I finally got around to seeing Selma and was moved, inspired, and as baffled as anyone else by its relative snubbing by the Oscars. I’ll leave the historical, political, and cinematic commentary to others for now, as I want to focus on a little-discussed but, in my mind, absolutely essential aspect of the story: the role of the press. Selma was nothing short of a love letter to the media. In these days in which our industry is challenged and hurting, it’s worth contemplating that for a few minutes.

The Martin Luther King Jr. of Selma understood the essential role that the media played in his efforts, and the potential for widespread coverage was a factor in his strategizing. He knew –when it wasn’t obvious, as it is now in retrospect—that images of peaceful, hymn-singing protestors being abused and beaten by authorities and racist civilians would inevitably sway the nation and the president in a way that violent protests couldn’t.

Nonviolence was, of course, an active tactic of resistance, not a passive surrender to whatever will be, but it could not fully achieve its goal without press coverage, without the stark imagery in the morning newspaper and the evening news that dramatized the struggle and made clear who was on the side of morality and civility and who was not. Ironically (or perhaps not), the big turning point in public and presidential opinion is shown as coming at the lowest point of seeming defeat for the Civil Rights activists marching at Selma, when they are being beaten and pursued by police officers, many of them on horseback. What causes that moment to be so pivotal? TV news journalists have shown up. The seeming debacle is being broadcast live, nationally. The leaders of Selma know at the moment that this is good news for their cause, even as the human toll grows more tragic and horrific. (And let’s not for a minute forget the human blood that was shed: None of this is to imply that it was good or desired to have peaceful activists beaten and killed for the sake of dramatic TV.)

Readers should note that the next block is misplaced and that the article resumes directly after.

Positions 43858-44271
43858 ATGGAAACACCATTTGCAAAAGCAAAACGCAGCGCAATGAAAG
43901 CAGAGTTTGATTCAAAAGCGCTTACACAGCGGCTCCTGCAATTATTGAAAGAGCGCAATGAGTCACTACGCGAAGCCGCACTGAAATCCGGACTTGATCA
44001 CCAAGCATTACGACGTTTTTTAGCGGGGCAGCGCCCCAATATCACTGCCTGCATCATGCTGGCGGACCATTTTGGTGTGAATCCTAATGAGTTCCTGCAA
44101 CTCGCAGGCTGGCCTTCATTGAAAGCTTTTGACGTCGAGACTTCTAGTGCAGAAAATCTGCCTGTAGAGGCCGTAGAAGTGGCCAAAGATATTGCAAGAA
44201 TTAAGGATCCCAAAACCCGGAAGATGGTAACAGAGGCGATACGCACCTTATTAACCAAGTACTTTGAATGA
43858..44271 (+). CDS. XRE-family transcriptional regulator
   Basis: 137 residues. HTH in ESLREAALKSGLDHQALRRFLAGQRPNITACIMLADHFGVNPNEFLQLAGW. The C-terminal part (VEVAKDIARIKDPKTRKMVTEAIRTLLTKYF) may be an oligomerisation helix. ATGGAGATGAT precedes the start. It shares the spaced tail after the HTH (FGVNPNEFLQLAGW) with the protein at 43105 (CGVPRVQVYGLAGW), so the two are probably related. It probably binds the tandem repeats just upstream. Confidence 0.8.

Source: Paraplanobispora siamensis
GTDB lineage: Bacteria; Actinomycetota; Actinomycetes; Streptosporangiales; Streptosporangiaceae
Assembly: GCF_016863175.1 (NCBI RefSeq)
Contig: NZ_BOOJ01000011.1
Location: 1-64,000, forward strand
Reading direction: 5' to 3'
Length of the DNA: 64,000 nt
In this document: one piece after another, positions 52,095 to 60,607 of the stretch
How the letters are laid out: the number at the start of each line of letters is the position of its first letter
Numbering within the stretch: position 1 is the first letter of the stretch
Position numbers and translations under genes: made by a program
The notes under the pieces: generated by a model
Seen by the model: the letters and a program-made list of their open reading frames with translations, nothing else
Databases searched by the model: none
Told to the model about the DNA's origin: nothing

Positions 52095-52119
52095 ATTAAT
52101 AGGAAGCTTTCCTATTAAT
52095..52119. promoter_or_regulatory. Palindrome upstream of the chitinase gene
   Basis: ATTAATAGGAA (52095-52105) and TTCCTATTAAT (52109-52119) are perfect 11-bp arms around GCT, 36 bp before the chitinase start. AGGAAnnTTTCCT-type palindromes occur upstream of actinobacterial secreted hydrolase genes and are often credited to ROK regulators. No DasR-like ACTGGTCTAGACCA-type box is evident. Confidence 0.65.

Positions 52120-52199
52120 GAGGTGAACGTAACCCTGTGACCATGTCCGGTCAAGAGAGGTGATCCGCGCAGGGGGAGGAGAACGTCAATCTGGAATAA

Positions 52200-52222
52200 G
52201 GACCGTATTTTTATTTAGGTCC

Today, of course, dramatic video footage is neither novel nor rare. Seemingly every moment of every life is captured and potentially broadcast to billions within seconds on social media. But images, especially video, have nevertheless retained their emotional power, whether they make us laugh (cat videos!), cry (the soldier returning home to surprise his child)—or spark outrage and protest, like the video of a Staten Island black man dying at the hands of a police officer while being arrested. And somehow, even amidst the millions of minutes of video uploaded to YouTube every day, amid all those cats and soldiers, the Eric Garners of the world still have the ability to shock and move us to action. It is a powerful, powerful medium.

In my mind, that’s what makes the Brian Williams mess, paradoxically, both ridiculous and understandable. Ridiculous because it is the news itself, not the telling of it, that we crave, that sparks those emotions in us, and that moves us to action. It’s the imagery, not the narration--the facts and not the wrapping—that we remember the next day. And yes, that’s why I find Williams’ misdeeds understandable, if not forgivable: With all those millions of minutes of video per day, with every smartphone owner a potential newsgatherer and publisher, with every Twitter and Facebook stream a potential news show, those who make their living bringing you the news on television might certainly feel like they need to do more to make themselves essential and make us remember their contributions to our collective understanding of the world.


But despite all the options, all the cacophony of information available today, people are watching the evening news, as a report in today’s New York Times found. There is still a place for the professionals to help sift through it all and bring it to us in informing, engaging ways. But it’s still the substance, not the sizzle that matters. Despite his powerful oratory, it was not a Martin Luther King speech that made the difference, and certainly not the personal story of the reporter on the scene, who narrated and clarified and otherwise let the news events tell their own story. It's a message that Brian Williams seems to have forgotten along the way, though he's far from alone in the business at missing that lesson. At Selma, though, that message played a crucial role in changing history.